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Re: Hoping for aprs satelltie success

Sorry to the sigs for all my postings, but this message below from Alaska
is exactly the kind of mission I see for mobile satellite ops:

---------- Forwarded message ----------
From: Ronald Brooks <rbrooks@arscs.com>
To: Bob Bruninga <bruninga@nadn.navy.mil>
Subj: Hoping for aprs satellite messaging success

Bob,Arctic Amateur Radio Club, Yukon Quest Sled Dog Race Communications
committee met this afternoon... We decided to conduct an operational test
of APRS messaging ...  in preparation for the [1400 mile] Yukon Quest.

At the meeting, I put my THD7g on the table... we were discussing aprs
technology vs. - primative lodging, no electricity, no water, -45 C temps
and below, low sun angles, 4-5 hours of sunlight, good wind... [and the
need for logistics] including checkpoint status, musher resupply arrival,
dogs in, dogs out, dropped dogs, weather, and air taxi flight

AND THEN a UO22 downlink message arrived on the front panel of the HT!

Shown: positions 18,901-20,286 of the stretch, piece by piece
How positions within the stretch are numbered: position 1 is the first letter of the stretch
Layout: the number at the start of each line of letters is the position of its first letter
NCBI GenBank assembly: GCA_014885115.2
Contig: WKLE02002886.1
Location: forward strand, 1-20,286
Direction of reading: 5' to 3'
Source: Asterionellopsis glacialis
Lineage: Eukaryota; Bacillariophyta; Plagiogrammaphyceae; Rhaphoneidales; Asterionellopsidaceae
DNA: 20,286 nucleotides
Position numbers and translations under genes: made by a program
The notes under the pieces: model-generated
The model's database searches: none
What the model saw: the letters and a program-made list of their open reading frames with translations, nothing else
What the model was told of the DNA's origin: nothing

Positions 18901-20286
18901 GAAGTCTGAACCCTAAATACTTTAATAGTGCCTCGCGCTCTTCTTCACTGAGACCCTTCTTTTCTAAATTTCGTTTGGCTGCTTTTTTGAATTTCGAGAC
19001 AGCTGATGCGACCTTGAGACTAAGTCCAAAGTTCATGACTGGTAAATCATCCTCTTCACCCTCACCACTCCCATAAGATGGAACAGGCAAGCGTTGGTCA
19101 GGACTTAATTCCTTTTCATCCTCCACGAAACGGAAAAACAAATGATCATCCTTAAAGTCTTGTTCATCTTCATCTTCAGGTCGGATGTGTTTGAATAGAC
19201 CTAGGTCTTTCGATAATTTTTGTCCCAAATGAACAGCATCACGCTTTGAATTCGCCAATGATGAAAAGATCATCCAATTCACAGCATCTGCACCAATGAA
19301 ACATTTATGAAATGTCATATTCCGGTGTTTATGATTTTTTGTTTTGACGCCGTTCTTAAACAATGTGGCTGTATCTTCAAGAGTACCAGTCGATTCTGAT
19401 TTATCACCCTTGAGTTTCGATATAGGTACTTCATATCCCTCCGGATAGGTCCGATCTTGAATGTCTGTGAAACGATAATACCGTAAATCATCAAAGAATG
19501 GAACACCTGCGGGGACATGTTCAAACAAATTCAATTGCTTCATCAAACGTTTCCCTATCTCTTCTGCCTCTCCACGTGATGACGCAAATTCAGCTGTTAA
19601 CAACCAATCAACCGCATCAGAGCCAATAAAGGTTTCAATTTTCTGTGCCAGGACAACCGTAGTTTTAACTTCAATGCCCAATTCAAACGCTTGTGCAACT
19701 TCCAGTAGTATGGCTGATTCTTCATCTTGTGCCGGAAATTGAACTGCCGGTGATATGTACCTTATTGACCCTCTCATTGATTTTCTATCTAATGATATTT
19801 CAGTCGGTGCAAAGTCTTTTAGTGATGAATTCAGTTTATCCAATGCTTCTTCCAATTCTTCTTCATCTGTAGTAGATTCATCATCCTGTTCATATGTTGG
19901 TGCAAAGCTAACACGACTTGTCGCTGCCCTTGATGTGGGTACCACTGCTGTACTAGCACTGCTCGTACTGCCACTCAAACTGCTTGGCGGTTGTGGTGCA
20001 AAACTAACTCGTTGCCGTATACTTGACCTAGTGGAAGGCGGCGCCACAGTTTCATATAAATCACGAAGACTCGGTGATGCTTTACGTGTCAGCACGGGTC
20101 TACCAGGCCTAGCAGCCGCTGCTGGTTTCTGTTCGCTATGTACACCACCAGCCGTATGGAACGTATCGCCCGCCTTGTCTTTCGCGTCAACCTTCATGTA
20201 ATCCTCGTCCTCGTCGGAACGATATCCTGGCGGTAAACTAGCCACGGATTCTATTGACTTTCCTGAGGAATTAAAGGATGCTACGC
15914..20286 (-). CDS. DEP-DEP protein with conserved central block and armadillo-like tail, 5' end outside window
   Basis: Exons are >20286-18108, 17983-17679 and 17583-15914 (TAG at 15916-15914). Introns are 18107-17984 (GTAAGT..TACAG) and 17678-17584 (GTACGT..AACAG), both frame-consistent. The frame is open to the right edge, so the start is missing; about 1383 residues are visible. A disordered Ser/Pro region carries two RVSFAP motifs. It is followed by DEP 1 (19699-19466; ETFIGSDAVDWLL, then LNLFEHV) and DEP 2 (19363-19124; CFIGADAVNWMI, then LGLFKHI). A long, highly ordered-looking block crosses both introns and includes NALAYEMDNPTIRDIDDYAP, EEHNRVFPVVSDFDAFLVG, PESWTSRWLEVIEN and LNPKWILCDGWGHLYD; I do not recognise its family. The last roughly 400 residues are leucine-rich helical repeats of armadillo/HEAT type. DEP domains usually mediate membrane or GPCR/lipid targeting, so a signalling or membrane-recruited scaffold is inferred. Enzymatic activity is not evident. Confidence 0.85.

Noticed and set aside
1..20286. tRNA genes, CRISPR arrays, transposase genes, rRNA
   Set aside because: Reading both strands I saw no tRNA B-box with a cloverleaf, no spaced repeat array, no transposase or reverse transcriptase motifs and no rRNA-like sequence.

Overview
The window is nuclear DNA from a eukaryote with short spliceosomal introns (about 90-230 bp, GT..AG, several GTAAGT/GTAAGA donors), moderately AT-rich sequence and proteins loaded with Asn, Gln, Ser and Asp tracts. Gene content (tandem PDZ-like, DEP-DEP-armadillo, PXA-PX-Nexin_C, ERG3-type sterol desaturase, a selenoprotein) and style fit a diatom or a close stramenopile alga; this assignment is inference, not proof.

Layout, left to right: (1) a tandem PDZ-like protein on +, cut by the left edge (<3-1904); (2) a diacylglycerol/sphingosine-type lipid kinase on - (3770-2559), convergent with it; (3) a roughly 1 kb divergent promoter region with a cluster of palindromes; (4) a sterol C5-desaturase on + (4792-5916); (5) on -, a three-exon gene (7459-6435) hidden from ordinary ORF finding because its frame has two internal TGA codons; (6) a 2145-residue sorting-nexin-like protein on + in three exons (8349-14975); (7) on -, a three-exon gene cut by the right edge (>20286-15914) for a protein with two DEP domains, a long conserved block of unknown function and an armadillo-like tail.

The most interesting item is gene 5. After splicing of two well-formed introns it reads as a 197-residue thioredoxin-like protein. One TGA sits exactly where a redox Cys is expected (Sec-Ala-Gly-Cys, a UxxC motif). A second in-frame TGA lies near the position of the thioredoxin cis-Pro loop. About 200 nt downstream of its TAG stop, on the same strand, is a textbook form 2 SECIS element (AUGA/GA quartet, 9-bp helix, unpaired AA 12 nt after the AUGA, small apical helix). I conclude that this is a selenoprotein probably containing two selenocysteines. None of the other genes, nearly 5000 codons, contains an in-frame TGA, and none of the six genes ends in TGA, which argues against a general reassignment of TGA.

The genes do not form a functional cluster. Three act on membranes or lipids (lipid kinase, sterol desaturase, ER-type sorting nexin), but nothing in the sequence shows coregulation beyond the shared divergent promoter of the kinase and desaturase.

UOSAT5-11 Mic-e CUSTOM 2 EB15AT and a compass pointing S. 13 xxxxkm S 4
d ', W 06 [d] space.space', alt------M cse061[d]s056k.

I couldn't interpret UO22 beacon message completely.  What is all of this?

[What he saw was that the HT just happened to see one of the steady]
[stream of packets from UO22 that LOOKED like an APRS format and so]
[the  HT tried  to  decode  it  as an  APRS position/status/message]
[If it had been an APRSpacket, he would have seen:                 ]
[CALL, 20 bytes of STATUS text, and TYPE of radio                  ]
[Type of ICON, Grid square, Distance and direction to the station  ]
[LAT/LONG, Course and SPeed of the station                         ]

* The important fact is the THD7g with a whip on a table delivered
* a satellite message as we were discussing aprs messaging INSIDE of a
* metal building while talking about aprs technology!

After the excitement subsided a little, I switched to UO36 PB because of
concerns about timely weather reporting and we picked up the local weather
broadcast within a few minutes again inside the building.

The primary concern of the committee was not the race communications, it is
HAM operator travel to the remote checkpoint cabins by snowmachine or
whatever.... in the dark and camping outside at -45 C...

...I need to get funding for construction of a dozen or so APRS Trackers
for install on all Yukon Quest HAM Radio Operator snow machines this year.

Ronald Brooks

* Note, fortunately up near the poles, they get many more passes per day
per satelltie than we do down here.  Satelites are perfect in that great

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